Writer: John Arcudi
Artist: James Harren
Colors: Dave Stewart
A scarecrow walks into the bar with a giant sword and everything just falls into place afterwards. The weird and visceral tale of a fallen warrior, a bartender, and his friend returns after a three month break. We get the beginning of a new arc and standalone story this issue.
The recap of the story is done in the first few pages of the story. Action takes a step back from this issue to focus on an emotional tale. Diving into the past of Bobby and Rathraq, we see pieces of their past unfold. Arcudi takes us back to a scene with Bobby in his youth and coming to terms that what his father’s message rang true to him in the the present. He let’s out his fear, anxiety, and depression after having killed the fire demon to his comatose mother. Seeing the creature in his head, hurts him at his core as he had to make a split decision between life or death. Del thinks that Bobby should be strutting it after killing the fire demon but Rathraq tell him of his past and the things he had to do to keep people safe, even if it made seem like a villain. Arcudi creates some very emotional scenes for Bobby and Rathraq discussing life, death, being human, and the struggle to deal with it. It makes the story have depth and add more not just to Bobby but Rath as well. Arcudi makes you feel for both of them and how hard it is to make a choice, even if you may not like it and have it stay with you. The use of narrative feels genuine and has gravitas to it. The dialog feels natural and characters interaction is handled very well here.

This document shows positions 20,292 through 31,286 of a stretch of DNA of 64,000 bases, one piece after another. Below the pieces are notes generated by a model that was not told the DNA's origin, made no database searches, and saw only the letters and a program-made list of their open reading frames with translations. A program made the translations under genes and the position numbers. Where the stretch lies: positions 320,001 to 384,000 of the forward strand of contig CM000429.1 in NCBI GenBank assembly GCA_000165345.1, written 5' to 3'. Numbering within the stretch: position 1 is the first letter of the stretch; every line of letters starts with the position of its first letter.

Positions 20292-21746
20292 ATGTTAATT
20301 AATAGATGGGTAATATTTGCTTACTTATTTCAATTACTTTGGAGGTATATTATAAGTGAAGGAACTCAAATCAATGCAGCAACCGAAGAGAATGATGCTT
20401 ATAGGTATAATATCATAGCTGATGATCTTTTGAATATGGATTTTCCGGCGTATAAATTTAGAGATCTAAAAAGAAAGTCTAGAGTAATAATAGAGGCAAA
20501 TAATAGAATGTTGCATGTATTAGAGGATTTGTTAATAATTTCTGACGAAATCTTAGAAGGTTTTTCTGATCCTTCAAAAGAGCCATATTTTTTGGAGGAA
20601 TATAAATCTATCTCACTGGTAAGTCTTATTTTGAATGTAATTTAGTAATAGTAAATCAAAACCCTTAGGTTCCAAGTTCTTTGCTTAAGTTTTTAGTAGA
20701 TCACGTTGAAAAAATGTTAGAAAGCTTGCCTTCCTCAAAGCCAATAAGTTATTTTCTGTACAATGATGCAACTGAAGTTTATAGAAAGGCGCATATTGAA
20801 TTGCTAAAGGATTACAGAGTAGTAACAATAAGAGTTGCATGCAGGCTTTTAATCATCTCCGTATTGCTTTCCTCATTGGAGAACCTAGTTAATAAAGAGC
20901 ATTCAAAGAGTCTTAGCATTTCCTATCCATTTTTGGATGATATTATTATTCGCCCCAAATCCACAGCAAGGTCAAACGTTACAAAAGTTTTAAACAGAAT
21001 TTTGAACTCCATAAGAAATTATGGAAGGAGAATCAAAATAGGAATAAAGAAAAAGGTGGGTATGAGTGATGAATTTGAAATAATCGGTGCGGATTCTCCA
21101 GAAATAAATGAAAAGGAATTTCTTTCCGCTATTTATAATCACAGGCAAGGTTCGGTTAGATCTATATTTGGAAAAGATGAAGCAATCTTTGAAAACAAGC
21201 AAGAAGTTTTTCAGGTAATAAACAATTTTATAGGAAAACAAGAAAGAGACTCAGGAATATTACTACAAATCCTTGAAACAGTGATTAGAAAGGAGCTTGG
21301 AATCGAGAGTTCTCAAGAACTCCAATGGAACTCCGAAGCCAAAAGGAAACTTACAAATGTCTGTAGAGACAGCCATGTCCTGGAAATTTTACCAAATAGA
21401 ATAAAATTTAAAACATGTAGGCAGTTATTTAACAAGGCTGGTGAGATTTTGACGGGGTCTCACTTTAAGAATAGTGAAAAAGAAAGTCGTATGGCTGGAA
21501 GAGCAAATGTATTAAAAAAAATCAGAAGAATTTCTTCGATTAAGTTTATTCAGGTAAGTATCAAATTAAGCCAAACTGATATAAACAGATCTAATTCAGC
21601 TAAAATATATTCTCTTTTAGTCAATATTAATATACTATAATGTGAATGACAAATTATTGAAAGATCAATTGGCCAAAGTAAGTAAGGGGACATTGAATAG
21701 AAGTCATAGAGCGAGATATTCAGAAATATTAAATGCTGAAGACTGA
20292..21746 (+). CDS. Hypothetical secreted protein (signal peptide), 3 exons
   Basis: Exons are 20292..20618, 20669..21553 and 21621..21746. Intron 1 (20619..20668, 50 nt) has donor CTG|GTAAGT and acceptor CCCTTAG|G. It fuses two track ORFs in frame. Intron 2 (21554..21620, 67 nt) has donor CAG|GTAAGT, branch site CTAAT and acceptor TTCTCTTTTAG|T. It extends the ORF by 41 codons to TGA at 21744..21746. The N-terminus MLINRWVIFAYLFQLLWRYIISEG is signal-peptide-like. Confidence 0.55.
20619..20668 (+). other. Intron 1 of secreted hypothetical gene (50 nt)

James Harren compliments Arcadi’s dialogue with his art and keeps the flowing of the story without it being confusing. The emotions on Bobby’s face as he looks back over what has happened is done to great effect. The flashback to Rath in the is beautiful and shows how menacing looking Rathraq was back in the day. I like how Harren makes the creature Rath is there to kill look innocent and turns on a dime when he tries to go in for the kill. The action is fierce and fast as Rath and his hound take on the beast with some minor interference. Dave Stewarts pallette of colors work together with the satisfying artwork to contrast the emotional tone of Bobby’s emotional state. I also noticed that Rath’s sword seems to alter in size. It’s not something to take away from the story but it seems the sword seems more smaller on the past Rath than the current one.
Rumble #6 does a good job of handing a life or death situation, trying to deal with it, and having consequences for our actions. We learn more about the past of Bobby and his current situation as well as Rathraq and what he did to protect people. James Harren’s amazing art makes the story flow seamlessly and Dave Stewart’s colors help the scene’s pop. This was a great issue of a new arc thats easy to get into and I can’t wait for next issue.
5 Three-Legged Dogs out of 5